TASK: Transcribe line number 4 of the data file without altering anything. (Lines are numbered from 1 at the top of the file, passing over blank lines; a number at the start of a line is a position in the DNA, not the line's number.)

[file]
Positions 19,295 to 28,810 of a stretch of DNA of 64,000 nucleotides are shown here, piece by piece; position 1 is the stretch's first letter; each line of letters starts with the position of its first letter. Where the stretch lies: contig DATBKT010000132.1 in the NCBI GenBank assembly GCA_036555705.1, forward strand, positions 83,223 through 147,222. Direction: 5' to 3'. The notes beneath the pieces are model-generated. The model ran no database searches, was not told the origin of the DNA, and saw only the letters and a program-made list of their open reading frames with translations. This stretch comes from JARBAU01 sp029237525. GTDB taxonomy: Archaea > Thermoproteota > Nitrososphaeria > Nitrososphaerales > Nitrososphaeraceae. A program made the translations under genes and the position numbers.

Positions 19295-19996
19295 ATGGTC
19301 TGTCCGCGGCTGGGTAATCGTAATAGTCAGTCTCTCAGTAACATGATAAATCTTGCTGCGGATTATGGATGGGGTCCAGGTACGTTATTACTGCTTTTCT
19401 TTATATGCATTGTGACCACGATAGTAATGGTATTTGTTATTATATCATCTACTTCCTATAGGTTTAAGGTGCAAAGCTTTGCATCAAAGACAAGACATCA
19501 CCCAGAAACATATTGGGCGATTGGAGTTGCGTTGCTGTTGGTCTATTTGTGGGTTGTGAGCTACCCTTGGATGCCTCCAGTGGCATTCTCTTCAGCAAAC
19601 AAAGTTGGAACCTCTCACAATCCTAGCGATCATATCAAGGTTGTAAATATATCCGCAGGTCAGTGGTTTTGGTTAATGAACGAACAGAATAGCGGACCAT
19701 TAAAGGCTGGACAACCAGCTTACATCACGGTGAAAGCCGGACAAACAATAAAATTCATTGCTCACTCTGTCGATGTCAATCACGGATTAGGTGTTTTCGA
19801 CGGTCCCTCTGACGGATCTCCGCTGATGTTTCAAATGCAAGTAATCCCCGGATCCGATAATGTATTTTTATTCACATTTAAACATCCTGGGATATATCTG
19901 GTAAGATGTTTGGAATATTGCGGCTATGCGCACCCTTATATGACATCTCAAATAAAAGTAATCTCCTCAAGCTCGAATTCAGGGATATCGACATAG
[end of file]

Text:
19301 TGTCCGCGGCTGGGTAATCGTAATAGTCAGTCTCTCAGTAACATGATAAATCTTGCTGCGGATTATGGATGGGGTCCAGGTACGTTATTACTGCTTTTCT